Firmly rooting their sound in the overlap between synth pop and retro electro funk are Neon Tapehead with their song “Know What I Want” affectionately evoking memories of a time when everything was melodic and pleasing to the ear.
“ETA” is something of kissing cousin to the big ballads that the were the sound of the world back in the eighties with their combination of wistful female vocals, synth riffs and cascading guitars giving What If Elephants the opportunity to go retro large.
When it comes down to it, we all like a good pop song and that is what “Castle Keep” is. Relaxed and with enough in the way of jangly guitars and knowing winks to the past to keep the retro team on her side, Sasha Bell gets the job done.
Another purveyor of low key bedsit melancholy, Laurent Bourque stays close to genre expectations but still finds the space to let his song “Lightning Mood” breathe deeply and thus finds the emotions necessary to sigh once more at the frailties of the world.
The past is the new black once more with Foxy Mojo digging out all the dirty guitar love that history has given us and spreading it all over their riff laden song “Till The Morning Light”. That said, add a dash of volume and this song becomes a tasty Friday night snack.
I sense a message of solidarity underneath the eloquent melancholy that provides the motive power for “Brothers”. The Pillow Queens are reliable purveyors of such things so this one won’t disappoint their fans one bit.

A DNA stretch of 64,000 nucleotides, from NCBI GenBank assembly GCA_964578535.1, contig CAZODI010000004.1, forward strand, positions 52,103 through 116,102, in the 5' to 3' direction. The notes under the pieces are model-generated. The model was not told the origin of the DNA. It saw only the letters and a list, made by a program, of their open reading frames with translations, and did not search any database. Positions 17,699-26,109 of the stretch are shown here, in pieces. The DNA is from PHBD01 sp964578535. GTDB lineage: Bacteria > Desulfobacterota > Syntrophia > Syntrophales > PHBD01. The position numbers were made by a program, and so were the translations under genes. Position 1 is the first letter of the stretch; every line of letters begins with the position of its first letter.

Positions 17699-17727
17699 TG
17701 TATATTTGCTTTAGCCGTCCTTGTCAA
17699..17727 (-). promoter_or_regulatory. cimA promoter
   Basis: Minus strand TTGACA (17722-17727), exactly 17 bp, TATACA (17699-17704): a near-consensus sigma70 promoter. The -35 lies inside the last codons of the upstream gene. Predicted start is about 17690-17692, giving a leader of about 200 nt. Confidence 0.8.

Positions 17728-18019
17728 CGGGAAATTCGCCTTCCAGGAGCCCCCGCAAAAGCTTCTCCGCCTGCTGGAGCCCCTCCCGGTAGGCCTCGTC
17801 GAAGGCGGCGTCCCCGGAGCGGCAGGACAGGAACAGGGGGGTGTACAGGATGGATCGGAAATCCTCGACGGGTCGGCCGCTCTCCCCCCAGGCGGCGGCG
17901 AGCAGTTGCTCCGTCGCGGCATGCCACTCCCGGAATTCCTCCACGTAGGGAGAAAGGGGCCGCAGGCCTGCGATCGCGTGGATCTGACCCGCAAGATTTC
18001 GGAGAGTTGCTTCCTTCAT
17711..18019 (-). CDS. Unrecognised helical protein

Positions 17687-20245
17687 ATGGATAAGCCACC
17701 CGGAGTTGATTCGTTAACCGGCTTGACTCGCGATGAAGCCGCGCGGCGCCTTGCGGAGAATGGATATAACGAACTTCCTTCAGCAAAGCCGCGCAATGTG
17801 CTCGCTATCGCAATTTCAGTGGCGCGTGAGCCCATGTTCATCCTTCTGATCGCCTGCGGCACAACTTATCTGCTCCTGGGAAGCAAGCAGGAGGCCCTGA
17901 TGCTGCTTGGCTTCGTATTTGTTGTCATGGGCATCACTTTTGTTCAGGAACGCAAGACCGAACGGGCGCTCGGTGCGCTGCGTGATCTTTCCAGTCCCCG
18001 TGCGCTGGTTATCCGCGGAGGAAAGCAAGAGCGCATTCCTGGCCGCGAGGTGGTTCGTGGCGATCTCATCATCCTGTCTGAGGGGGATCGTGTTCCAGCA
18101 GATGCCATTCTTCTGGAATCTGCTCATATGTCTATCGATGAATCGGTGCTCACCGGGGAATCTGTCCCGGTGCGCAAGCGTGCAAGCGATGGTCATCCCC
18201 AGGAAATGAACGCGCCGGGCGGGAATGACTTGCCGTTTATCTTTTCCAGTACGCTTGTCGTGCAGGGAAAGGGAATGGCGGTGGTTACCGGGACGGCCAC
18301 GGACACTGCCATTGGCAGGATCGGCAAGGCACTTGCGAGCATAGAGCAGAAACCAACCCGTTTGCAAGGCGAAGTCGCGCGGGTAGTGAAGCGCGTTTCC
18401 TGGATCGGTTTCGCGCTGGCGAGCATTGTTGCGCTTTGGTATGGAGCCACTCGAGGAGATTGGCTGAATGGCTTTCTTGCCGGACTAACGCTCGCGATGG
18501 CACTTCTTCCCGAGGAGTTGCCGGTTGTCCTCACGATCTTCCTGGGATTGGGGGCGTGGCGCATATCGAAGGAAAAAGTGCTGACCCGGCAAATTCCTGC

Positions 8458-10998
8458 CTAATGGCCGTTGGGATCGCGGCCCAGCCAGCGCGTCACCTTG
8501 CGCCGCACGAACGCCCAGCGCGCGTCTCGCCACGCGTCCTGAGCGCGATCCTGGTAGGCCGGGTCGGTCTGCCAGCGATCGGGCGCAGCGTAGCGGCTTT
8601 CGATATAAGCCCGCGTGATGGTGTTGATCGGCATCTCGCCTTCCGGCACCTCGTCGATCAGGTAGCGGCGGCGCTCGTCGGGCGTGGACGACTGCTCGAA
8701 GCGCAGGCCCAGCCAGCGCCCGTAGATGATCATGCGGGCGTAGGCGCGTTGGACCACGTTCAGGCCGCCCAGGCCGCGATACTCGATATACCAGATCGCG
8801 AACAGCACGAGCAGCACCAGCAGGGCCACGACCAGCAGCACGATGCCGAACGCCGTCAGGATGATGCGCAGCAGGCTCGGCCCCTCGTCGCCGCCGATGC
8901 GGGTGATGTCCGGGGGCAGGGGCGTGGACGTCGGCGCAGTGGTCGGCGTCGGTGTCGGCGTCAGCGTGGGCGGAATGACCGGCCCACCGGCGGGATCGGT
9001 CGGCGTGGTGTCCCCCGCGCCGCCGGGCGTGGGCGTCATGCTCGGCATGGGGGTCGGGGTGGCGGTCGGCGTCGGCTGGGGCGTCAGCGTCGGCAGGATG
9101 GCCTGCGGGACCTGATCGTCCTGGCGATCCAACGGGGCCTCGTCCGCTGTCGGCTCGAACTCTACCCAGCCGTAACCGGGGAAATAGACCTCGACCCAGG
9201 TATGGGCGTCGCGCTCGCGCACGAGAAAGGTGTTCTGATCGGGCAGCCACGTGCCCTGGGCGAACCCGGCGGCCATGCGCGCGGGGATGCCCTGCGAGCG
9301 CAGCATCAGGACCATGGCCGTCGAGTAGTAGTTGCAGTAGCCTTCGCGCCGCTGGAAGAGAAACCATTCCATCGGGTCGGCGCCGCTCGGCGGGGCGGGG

It takes a notable degree of musical skill to infuse the near robotic precision of a song like “AI Am In Love” with emotional impact and Novaa pulls it off by using her minimalist approach to melody and lyrics to add a definite hypnotic appeal.
The pounding drums and jagged guitars may suggest another indie rock contender to many but St Andrews Fall clearly like to move things further up the musical ladder and “It’s Never You” has been brought up on a diet of Scottish rock to do just that.
Locked to the loop synth pop will never go out of fashion and Niki Kand adds to the appeal of such things by adding her own wistful style stamp. “Sexy But Sad” isn’t the biggest song you will ever hear but you will want hug her after you hear it.
Can’t say that I have heard of Me Not You before but “Does Anybody Out There Care?” is the kind of song that makes you curious to hear more. Appealing female vocals give the bleak lyrics the necessary impact and the song even has a guitar solo. Thumbs up!
A bit of drama goes a long way and Oliver Spalding spreads it right out to the length of his song “Xanax”. He has the voice for commercial success and, accordingly, the radio friendly song plays to the ears of the many.
Another song that benefits from cranking up the volume, “Money Honey” gives Felin the opportunity to show that she can kick down the walls in under three minutes whilst still staying on the subversive side of the street.